South Africa’s embattled ex-president Jacob Zuma, once jailed for fighting the apartheid regime, now faces another 15 months behind bars for shunning a corruption probe into his administration.
Zuma — whose middle name Gedleyihlekisa means “one who laughs while grinding his enemies” — started off as a herd boy and rose to become South Africa’s fourth president under the banner of the ruling African National Congress (ANC) party.
Charismatic and jovial, he fell from grace before the end of his second term in 2018, ousted by his own ANC party over accusations of corruption and abuse of power.
But the 79-year-old has retained a loyal network of lawmakers, officials and grassroot supporters who have continued to rally behind their former leader despite the scandals tarnishing his reputation.
They have defended Zuma’s repeated snubbing of an anti-graft commission that led South Africa’s top court to compel him to testify, and then hand him a year-and-three-month jail sentence for defying that order.
Zuma walked out of the panel accusing its chair, Deputy Chief Justice Raymond Zondo, of bias, despite 34 witnesses having linked him to malfeasances
His supporters maintain the allegations are politically motivated.
Zuma is no strangers to impropriety.
He also faces 16 charges of fraud, graft and racketeering relating to a 1999 purchase of weapons and gear from European arms firms when he was deputy president.
In 2006, he was taken to court for allegedly raping a colleague’s HIV-positive daughter — of which he was acquitted.
During the trial, Zuma infamously told judges he had unprotected sex with the woman and showered after intercourse to avoid catching the virus.
He succeeded ex-president Thabo Mbeki in 2007 and inherited a party riddled with divisions that continued to mar his presidency.
A Zuma-led ANC faction in 2009 disbanded an elite anti-corruption body, known as the Scorpions, set up by his predecessor after it began irking the president and his allies.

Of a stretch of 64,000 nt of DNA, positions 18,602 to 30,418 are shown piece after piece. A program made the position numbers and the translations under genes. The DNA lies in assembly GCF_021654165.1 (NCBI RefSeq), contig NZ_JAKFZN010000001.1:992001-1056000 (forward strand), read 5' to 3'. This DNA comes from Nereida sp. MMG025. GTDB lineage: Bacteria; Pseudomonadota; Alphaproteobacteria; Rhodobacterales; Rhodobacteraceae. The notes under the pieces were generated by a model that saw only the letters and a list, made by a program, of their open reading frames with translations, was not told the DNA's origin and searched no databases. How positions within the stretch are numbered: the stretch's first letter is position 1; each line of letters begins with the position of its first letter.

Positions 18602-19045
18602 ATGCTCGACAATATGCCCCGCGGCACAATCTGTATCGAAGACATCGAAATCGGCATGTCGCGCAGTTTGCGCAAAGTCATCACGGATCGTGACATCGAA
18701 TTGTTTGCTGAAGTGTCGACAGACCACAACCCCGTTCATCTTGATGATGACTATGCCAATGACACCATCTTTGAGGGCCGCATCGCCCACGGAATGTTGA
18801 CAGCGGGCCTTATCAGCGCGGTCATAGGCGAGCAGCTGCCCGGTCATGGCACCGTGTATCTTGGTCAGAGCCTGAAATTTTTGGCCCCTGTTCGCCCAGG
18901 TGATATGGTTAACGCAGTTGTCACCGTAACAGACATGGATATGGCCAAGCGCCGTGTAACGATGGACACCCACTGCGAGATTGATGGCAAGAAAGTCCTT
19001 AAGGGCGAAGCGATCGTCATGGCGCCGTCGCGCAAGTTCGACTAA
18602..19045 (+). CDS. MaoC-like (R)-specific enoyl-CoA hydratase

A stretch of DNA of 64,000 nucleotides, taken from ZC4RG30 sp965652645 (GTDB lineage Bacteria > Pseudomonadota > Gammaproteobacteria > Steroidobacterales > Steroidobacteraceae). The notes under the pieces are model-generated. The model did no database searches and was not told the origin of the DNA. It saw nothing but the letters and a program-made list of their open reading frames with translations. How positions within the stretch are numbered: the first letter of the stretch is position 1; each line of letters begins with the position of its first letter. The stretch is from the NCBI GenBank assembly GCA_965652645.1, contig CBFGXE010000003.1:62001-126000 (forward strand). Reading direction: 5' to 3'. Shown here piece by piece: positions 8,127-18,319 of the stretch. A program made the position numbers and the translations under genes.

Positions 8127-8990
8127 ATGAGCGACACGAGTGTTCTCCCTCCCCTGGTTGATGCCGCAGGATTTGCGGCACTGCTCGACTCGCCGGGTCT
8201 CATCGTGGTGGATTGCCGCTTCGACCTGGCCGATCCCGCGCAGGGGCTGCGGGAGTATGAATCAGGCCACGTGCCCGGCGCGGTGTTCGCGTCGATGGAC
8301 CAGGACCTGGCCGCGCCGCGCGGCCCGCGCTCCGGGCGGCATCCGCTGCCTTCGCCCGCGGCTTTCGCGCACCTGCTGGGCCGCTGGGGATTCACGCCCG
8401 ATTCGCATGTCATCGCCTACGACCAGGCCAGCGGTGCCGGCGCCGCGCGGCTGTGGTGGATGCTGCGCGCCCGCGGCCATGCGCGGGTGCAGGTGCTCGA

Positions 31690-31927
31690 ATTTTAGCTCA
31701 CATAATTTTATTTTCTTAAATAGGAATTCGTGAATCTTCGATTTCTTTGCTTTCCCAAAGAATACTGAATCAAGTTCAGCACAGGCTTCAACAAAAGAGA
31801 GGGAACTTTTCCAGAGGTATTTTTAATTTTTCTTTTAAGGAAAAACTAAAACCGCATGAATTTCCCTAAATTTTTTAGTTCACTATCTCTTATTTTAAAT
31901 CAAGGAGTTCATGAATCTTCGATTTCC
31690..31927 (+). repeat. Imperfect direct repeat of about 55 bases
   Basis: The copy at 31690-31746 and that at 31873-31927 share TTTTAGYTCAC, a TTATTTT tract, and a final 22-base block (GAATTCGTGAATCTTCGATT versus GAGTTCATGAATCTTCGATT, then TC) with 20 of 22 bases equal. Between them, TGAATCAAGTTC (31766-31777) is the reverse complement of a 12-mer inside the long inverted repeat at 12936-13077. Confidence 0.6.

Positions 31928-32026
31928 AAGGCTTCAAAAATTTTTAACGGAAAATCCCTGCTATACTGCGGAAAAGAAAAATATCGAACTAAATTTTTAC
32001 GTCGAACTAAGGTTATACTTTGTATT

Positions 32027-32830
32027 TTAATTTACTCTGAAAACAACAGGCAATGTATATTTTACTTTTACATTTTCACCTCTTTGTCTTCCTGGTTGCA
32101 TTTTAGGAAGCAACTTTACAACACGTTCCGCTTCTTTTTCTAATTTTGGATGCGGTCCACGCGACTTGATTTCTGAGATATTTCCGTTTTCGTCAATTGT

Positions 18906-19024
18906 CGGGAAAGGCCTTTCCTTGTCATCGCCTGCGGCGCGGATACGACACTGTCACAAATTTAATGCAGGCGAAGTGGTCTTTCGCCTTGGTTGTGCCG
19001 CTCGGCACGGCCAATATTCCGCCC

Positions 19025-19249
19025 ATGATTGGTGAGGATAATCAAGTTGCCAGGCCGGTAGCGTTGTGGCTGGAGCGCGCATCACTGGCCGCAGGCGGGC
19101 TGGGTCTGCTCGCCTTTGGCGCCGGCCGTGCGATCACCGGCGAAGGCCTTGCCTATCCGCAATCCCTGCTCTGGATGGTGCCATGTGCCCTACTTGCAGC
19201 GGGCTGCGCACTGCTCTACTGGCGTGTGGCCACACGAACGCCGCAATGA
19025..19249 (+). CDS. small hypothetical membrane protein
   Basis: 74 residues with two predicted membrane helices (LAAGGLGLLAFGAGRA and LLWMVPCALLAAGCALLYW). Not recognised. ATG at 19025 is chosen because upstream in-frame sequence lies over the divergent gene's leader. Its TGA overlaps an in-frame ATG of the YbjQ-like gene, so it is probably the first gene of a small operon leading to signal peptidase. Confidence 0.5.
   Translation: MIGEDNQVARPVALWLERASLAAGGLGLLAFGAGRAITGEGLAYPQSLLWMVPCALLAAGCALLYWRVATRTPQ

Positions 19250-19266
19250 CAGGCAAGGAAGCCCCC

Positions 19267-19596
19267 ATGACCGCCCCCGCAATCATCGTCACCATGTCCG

But his dodgy dealings caught up with him.
It was Zuma himself, under pressure over an emerging plethora of graft scandals, who set up the Zondo commission shortly before his ousting.
He testified only once, in July 2019, and has since ignored several invitations to reappear.
Born on April 12, 1942, in a rural hamlet in KwaZulu-Natal province, Zuma joined the ANC as a teenager, when the party was still underground, and rose through its ranks.
After a 10-year stint in prison at Robben Island for fighting white-minority rule, Zuma fled into exile and became the party’s feared head of intelligence.
The anti-apartheid struggle song “Umshini Wami”, Bring Me My Machine Gun, became his signature tune.
In 1999, he was elected deputy president.
A proud traditionalist, Zuma still often swaps tailored suits for traditional Zulu leopard-skin dress, taking part in ground-stomping warrior dances during ceremonies in his native village.
A teetotaler and non-smoker, he married seven times and has at least 20 children.
And Zuma’s private persona is more approachable. A TikTok video posted in May showed him dancing with some of his granddaughters.
Zuma’s strong family and cultural values continue to attract support, although his fan base has dwindled over the years.
At Nelson Mandela’s memorial service in 2013, he was loudly booed by ordinary South Africans in front of world leaders.